Why X9.31 key generation is so odd

There was recently an interesting discussion on the sci.crypt Google group. A member of the group asked why the X9.31 standard has such an odd process for how RSA keys need to be generated. One response claimed that there was an easy work-around for the cumbersome process, and that involved using XML:

What you need here is a boat load of XML. XML will solve this problem.

We can have:

<cipher type="Asymmetric" name="RivestShamirAdleman">
 <keygeneration method="outdated,outmoded" result="pointless" />
</cipher>

Then you have someone write a parser in twelve different, slightly
incompatible, libraries and call that a standard.

Then, and only then, have you created a standard that will be defunct
before it's even officially recongised. 
 

A more insightful, if not as entertaining, post described how the content of X9.31 was driven by political maneuvering within the X9 group.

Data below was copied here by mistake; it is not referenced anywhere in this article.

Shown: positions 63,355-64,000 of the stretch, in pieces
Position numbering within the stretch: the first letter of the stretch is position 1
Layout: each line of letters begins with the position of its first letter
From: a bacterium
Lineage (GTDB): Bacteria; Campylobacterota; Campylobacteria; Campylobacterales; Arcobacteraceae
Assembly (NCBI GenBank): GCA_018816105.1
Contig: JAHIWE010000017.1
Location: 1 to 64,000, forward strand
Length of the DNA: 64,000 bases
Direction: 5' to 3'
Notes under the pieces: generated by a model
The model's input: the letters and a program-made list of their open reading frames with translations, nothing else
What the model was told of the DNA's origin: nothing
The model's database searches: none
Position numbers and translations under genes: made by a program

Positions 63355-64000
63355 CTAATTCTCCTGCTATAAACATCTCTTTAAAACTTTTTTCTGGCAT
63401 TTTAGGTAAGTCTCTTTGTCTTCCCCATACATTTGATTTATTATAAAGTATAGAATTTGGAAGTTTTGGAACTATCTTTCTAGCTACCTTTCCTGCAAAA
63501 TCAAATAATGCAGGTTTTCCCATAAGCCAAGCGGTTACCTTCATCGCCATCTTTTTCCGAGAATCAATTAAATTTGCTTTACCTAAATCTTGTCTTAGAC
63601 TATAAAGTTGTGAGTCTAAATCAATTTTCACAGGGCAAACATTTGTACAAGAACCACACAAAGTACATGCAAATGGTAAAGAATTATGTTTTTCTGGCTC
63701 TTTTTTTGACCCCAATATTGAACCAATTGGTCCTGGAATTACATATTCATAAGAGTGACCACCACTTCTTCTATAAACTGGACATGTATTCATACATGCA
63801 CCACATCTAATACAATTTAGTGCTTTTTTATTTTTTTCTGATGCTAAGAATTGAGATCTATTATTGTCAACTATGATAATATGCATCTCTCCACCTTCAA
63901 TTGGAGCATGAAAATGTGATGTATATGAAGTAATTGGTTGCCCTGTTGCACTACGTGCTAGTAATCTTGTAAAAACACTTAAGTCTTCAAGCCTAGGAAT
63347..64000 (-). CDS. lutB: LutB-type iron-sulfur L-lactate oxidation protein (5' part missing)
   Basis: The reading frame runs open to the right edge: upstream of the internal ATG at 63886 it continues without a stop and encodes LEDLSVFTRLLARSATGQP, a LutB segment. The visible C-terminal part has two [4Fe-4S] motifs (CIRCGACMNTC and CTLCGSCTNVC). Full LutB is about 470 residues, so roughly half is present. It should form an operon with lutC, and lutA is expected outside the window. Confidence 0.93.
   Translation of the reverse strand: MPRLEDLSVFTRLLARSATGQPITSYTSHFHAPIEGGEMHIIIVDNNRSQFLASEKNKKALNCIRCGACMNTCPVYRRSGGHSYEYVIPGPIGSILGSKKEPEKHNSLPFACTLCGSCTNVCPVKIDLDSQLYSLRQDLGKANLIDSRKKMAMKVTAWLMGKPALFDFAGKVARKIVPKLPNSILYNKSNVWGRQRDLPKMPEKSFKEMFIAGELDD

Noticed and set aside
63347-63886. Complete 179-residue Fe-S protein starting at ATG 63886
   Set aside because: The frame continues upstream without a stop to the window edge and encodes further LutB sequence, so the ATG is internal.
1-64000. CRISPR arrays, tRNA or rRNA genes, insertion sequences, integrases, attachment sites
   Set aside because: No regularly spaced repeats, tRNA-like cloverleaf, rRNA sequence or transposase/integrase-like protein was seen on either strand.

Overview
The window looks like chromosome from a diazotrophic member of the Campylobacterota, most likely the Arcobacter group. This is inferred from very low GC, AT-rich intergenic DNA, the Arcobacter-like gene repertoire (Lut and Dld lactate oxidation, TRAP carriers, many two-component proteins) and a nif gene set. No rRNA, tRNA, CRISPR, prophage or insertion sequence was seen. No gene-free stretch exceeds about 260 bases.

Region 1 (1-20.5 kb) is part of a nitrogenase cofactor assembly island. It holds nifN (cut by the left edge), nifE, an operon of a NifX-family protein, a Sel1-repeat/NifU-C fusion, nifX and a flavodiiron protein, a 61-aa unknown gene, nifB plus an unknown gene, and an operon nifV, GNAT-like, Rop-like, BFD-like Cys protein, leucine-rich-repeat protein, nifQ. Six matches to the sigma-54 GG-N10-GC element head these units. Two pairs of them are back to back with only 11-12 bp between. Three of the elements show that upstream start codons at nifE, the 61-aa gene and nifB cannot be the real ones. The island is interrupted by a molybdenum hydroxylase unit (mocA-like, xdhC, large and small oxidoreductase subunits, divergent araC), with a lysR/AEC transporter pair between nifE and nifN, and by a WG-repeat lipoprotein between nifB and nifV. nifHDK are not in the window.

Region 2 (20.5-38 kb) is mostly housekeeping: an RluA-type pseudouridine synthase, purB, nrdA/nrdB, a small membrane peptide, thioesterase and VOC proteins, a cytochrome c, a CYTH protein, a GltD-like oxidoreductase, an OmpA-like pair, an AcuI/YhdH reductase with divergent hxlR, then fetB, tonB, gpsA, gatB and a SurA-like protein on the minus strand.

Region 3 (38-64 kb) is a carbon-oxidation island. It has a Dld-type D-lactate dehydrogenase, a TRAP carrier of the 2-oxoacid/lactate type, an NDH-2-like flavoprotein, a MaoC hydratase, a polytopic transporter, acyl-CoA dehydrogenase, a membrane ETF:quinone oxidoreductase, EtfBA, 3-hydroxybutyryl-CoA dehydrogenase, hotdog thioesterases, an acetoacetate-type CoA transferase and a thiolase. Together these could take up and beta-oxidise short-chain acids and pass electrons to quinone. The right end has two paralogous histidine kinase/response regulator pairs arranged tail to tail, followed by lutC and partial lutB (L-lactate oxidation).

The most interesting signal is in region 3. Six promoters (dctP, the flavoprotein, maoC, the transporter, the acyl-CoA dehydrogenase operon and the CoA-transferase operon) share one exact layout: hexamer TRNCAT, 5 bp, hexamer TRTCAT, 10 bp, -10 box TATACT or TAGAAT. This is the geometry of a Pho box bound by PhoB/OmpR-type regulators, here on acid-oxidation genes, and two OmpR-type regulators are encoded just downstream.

According to a person who claims to have been involved in writing the X9.31 standard, a company who was trying to make their elliptic curve technology look good relative to RSA insisted on the unusual key generation process. The non-crypto people in the group apparently agreed with their arguments and the result was the key generation process that's now in the X9.31 standard. Reading the full discussion of this doesn't take long, and may give an interesting insight or two into exactly how standards are actually developed.

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